Kedas and I needed advice, tons of it, and help was just a door away. Amy Bulger’s office is right next to mine where she does an incredible, and sometimes thankless, job producing the Colorado Parks and Wildlife (CPW) regulation brochures. After a short chat, Amy offered up the services of her newlywed husband, Aaron. He built CPW’s hunt planner program, and for years guided hunters through the application process. He has since left the agency for a career as a paramedic and fireman, but he has taken his knowlege with him. (CPW hunt planners can be reached from 8 a.m.-5 p.m. (MST) Monday through Friday at 303-291-7526 (303-291-PLAN).
It’s March madness, Colorado style. For hunters and anglers, March is the perfect month to shake off the delirium of cabin fever by preparing for the upcoming spring/summer hunting and fishing seasons. It’s also an excellent time to look back and reflect upon last fall’s big-game hunts.
The March/April issue of Colorado Outdoors features the “2013 Big-Game Wrap-Up,” which includes a statewide recap of last year’s deer and elk seasons. In addition, hunters will learn how to select camo for the upcoming spring turkey season in “Crazy About Camo.” Anglers will learn tactics for fishing the Gold Metal waters of Gore Creek in “Dredging Gore Creek Gold,” and how fly fishing with streamer flies can produce large, trophy-sized fish in “Streamer Trout.” To view the entire contents page for this issue, click here.
To order the March/April issue or to purchase an annual subscription to Colorado Outdoors magazine, call: 1-800-417-8986.
The author’s quest for an elk has just begun. Photo by Wayne D. Lewis (CPW).
Alex Kedas. Photo by Wayne D. Lewis (CPW).
One of the most discussed barriers for novice hunters getting out to hunt is that they have no one to go with. Those novice hunters haven’t met Alex Kedas. Kedas is an Illinois resident, and an avid whitetail and turkey hunter, beaver and otter trapper, and warm-water fisherman. A typical weekend will find him taking his three kids to a movie, or to a park to play catch, but that’s after they all go sighting in their bows at a range. He is also a lover of all things Colorado. And when a hunter sets sights on Colorado, the main target is elk.
Kedas and I met briefly years ago, but a few months back ran into each other (like everyone does nowadays) online. Our chats quickly turned to an elk hunt. I offered to help him scout, and then go along to document and photograph his hunt for an article in Colorado Outdoors, the magazine for which I am editor and art director. With a pitbull’s tenacity, his hunt quickly became our hunt. He figured if I’m out there with him, I should be hunting. And, BAM, with that push, this long-time employee of Colorado Parks and Wildlife is going on his first hunt in more than 30 years. Continue reading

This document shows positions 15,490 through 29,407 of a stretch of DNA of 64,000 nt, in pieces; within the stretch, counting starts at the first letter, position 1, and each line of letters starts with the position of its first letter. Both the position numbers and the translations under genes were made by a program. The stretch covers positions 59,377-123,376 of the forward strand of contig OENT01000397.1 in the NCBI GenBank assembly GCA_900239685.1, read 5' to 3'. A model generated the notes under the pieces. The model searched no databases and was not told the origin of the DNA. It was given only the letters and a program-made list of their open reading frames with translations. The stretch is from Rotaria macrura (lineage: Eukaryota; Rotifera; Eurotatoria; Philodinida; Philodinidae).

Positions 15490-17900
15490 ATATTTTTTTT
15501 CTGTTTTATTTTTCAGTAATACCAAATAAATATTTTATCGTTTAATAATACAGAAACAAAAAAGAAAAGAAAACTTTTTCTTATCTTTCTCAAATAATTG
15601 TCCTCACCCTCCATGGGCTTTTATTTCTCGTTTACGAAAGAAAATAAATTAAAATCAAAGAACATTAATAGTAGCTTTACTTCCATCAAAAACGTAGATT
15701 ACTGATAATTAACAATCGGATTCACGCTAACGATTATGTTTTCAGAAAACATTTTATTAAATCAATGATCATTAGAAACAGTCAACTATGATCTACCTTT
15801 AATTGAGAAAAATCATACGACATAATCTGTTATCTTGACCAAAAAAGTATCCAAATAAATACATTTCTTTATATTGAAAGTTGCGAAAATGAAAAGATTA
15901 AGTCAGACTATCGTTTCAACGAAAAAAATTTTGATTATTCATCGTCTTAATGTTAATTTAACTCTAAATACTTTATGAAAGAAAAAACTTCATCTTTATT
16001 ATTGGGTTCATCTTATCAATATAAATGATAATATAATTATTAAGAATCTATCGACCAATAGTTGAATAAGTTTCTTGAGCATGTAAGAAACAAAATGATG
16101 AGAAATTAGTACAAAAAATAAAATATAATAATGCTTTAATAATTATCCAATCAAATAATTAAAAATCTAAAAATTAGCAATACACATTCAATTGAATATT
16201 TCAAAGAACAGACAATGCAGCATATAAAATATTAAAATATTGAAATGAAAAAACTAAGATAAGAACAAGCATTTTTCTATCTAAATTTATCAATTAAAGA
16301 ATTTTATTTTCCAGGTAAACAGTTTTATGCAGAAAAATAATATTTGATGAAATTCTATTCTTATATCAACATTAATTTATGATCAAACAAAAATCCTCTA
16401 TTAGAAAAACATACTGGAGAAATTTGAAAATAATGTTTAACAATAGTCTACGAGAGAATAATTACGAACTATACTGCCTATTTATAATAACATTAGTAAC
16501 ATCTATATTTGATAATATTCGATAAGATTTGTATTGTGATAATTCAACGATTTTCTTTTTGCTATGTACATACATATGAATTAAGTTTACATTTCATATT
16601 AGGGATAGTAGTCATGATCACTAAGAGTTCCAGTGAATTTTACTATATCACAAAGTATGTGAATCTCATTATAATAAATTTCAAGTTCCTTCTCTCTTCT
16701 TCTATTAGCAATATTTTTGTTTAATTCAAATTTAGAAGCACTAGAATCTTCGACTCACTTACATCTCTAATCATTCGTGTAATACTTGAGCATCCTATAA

Hunters explore a meadow in the San Juan Mountains. Photo by David Lien.
Hunting has always been driven by curiosity to discover what lies over the next hill and, accordingly, much of human exploration has been driven by hunting. Some 14,000 years ago, human migrants from Asia entered the New World. These people hunted and gathered wild animals and plants. Many of these Stone Age hunters, in what is today the western U.S., focused their predatory attention on giant, wide-horned bison. Today, Utah’s Henry Mountains are home to the only free-roaming, huntable herd of bison in the 48 contiguous United States.
Although there are few bison-hunting opportunities in North America today, many hunters from across the country venture out West to explore and experience places like Colorado, Wyoming, and Montana to hunt elk and other big game, including mule deer, bighorn sheep and mountain goats. Some hunters are ultimately successful in harvesting an animal, but many head home without meat for their freezers. Continue reading
A group of hunters poses for a photo-op after a recent NHP pheasant Hunt. Photo by Theo Stein (CPW).
Experienced hunters enter the field confident of finding game. For new hunters, gaining that confidence — knowing the where, when, how and why of hunting — is often the biggest barrier to success.